Interview with Simon Delaney for ‘The Conjuring 2’

With an onscreen CV that kicks off way, way back in 1998 – with the unforgettable role of Soldier 1 in an episode of TV’s ‘Mystic Knights of Tir Na Nog’ – you would think noted Dublin actor Simon Delaney would have hit pretty much every movie genre there is by now.

Known primarily for his comedy – having broken through here with TV’s ‘Bachelors Walk’ back in 2001 – Delaney is also a noted stage actor, and an unashamed lover of Broadway musicals. Not that the father of four can’t play it straight, as proven by roles in ‘David Copperfield’ (2000), ‘The Fall’ (2013) and ‘The Commander: Blacklight’ (2006).

So, the boy has range. So, when I heard that our boy had landed a role in the
sequel to the 2013 horror blockbuster ‘The Conjuring’ – wittily called ‘The Conjuring 2’ – it struck me that Delaney had somehow never done horror until now.

Delaney’s calling card just got a whole lot shinier now that ‘The Conjuring 2’ has opened in the United States with a box-office ass-kicking weekend total of $40.4million. The previous outing managed a worldwide box-office return of $518m on a $20m budget, so, it was hardly surprising when director James Wan and leading lights Patrick Wilson and Vera Farmiga once again signed up to work together, the latter twosome returning as real-life paranormal investigating couple Ed and Lorraine Warren. Celebrities back in the heyday of poltergeists and demonic possessions, the Warrens travelled the world throughout the latter half of the 20th century. Back when we all believed David Bowie might really be an alien. And that a ouija board was basically a Skype connection to the other side.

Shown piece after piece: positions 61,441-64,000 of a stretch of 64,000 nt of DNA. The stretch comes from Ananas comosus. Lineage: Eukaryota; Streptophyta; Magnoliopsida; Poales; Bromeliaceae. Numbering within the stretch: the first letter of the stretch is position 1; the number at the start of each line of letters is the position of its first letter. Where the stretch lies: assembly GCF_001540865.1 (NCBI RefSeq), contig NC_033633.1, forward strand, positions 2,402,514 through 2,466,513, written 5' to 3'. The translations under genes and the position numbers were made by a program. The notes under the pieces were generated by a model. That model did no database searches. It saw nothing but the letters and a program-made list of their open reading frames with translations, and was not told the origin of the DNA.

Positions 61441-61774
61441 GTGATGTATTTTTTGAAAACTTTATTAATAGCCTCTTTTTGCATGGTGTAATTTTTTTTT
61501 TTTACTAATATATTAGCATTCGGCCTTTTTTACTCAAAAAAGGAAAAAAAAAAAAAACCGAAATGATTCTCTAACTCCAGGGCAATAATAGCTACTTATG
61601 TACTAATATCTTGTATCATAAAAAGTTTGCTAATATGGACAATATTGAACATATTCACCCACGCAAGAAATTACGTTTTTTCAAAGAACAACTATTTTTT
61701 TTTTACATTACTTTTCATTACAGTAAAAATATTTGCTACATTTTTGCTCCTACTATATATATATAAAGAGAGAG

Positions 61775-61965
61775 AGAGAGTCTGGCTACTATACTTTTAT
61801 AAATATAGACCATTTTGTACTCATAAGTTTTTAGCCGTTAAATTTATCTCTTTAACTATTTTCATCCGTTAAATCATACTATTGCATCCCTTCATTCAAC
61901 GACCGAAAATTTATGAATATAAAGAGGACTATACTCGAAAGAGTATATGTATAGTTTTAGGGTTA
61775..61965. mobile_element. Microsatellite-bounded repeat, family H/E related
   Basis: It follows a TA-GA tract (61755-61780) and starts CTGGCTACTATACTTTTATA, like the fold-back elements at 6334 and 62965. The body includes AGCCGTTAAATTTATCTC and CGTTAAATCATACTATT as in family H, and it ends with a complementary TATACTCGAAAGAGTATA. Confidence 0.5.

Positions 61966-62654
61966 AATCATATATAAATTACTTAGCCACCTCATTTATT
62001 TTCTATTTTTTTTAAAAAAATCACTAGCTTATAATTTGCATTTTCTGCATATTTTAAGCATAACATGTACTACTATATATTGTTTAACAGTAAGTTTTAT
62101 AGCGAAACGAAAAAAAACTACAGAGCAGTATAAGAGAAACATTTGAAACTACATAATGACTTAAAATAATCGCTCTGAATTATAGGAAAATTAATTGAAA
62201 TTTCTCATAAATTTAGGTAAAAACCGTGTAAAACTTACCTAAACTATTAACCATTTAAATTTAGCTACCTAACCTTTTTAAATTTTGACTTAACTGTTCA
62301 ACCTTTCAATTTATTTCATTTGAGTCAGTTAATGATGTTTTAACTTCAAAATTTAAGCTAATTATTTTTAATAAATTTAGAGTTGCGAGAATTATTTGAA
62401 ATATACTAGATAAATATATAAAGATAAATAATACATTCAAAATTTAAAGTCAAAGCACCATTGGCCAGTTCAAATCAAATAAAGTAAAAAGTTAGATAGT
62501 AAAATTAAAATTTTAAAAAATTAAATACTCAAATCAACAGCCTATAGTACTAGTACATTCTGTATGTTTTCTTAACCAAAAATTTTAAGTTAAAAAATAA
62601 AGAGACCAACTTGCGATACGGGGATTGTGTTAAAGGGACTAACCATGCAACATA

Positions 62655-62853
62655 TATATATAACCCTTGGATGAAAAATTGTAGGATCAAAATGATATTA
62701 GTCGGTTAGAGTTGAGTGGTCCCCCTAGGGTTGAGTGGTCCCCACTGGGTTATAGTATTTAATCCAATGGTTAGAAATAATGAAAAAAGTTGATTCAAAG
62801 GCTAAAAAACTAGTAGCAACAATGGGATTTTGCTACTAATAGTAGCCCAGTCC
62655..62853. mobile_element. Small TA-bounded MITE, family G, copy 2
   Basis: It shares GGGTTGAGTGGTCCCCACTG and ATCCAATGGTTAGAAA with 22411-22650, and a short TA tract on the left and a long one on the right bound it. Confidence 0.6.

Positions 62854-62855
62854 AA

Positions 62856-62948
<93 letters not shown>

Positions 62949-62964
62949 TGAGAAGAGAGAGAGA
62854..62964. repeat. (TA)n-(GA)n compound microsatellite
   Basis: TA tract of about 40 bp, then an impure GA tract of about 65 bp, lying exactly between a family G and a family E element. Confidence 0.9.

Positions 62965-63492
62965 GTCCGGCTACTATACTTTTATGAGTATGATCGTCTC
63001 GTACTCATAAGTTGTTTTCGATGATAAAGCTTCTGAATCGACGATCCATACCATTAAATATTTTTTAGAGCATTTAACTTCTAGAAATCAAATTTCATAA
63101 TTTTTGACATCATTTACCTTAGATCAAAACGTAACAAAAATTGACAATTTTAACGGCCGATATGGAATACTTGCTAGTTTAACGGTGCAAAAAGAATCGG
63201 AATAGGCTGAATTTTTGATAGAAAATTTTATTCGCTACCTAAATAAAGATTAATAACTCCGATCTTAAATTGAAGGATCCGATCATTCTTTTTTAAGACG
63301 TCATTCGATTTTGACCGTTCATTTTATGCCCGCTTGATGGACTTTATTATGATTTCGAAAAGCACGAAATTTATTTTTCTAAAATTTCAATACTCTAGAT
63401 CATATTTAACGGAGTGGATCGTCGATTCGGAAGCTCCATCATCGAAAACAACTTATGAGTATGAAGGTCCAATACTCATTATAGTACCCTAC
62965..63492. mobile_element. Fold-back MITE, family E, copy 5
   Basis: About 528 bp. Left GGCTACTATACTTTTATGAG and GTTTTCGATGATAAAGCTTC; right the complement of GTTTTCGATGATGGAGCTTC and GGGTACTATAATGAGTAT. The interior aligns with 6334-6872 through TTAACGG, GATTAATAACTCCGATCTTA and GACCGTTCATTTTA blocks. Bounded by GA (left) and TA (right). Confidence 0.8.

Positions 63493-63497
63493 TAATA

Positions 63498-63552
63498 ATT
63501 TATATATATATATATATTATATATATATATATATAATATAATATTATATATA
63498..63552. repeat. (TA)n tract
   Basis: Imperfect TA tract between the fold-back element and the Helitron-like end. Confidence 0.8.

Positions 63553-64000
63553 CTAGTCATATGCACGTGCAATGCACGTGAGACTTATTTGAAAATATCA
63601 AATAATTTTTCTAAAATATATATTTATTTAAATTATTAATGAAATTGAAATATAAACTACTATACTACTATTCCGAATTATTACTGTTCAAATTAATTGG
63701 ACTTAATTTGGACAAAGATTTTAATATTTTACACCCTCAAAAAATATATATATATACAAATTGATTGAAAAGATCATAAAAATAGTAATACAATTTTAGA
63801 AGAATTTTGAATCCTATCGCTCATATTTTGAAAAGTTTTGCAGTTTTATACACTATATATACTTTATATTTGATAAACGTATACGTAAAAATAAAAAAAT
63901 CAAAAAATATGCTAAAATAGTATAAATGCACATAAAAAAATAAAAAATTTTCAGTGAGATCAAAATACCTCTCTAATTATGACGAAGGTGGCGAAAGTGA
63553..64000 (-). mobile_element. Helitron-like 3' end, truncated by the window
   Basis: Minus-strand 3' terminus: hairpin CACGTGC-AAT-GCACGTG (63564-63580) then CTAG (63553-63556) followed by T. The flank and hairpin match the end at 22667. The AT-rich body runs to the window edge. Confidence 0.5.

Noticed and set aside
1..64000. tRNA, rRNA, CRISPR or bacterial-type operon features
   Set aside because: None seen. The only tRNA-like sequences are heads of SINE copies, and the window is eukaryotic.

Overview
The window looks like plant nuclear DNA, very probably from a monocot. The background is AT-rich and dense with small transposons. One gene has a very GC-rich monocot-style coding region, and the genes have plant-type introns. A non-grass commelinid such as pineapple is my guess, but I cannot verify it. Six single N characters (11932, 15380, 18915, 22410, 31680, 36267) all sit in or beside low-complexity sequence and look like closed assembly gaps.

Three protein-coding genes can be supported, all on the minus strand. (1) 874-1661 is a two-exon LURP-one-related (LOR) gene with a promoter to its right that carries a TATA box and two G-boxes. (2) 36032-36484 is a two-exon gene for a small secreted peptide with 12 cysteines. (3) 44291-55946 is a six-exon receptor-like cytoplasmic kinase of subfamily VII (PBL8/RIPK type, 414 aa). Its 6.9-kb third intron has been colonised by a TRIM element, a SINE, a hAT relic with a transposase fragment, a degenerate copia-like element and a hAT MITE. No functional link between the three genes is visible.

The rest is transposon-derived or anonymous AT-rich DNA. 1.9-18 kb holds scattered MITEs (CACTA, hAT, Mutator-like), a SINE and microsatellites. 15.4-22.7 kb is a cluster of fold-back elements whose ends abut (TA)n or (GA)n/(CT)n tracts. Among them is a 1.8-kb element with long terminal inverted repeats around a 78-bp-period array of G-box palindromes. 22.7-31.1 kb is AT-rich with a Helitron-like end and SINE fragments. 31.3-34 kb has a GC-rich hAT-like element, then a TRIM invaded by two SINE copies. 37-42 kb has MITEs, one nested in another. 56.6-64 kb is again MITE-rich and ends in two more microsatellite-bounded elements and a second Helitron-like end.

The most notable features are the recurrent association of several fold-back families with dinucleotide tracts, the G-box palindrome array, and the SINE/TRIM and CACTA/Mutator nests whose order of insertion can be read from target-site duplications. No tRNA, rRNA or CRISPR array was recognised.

So, when, in the late 1970s, a single mother and her four kids claimed their rundown house in Enfield, North London was possessed by the previous owner, for two years, the mainstream media took notice. And the Warrens came a- calling.
“Ah, innocent times,” nods Delaney. “But, you know, there are definitely cases where no one can quite explain what truly happened, and this movie deals with one such example. I went back and watched a lot of footage from the Enfield case. I can see why it took such a hold, and even today, those kids – all grown up – swear by what they claimed back then. It’s truly fascinating stuff.”

‘The Conjuring 2’ is enjoying  largely positive reviews, were they expected or did they come as a surprise?
“I tend to agree with all the glowing reviews,” deadpans Delaney. “This is something special. And, to be honest, it was one of the most incredible experiences I’ve ever had as an actor. James Wan is completely with you in every scene, and he treats the camera like another character too. There was just such an energy, such a sense of collaboration on this film, that it just felt as though we were making something magical, right from the start.
“And I think we did…”

Like heavy metal, reggae and politics, it’s almost impossible to avoid the cliches in horror. Was that a concern for you?
“Going to the Dublin premiere of ‘The Conjuring 2’ was actually my first time sitting down to a full horror movie,” says Delaney. “It was a real shock to the system, but I stayed to the end. Unlike one reviewer at the press review for this movie, who threw his popcorn up in the air after about ten minutes and had to leave. These Spin DJs, they just don’t have any backbone… “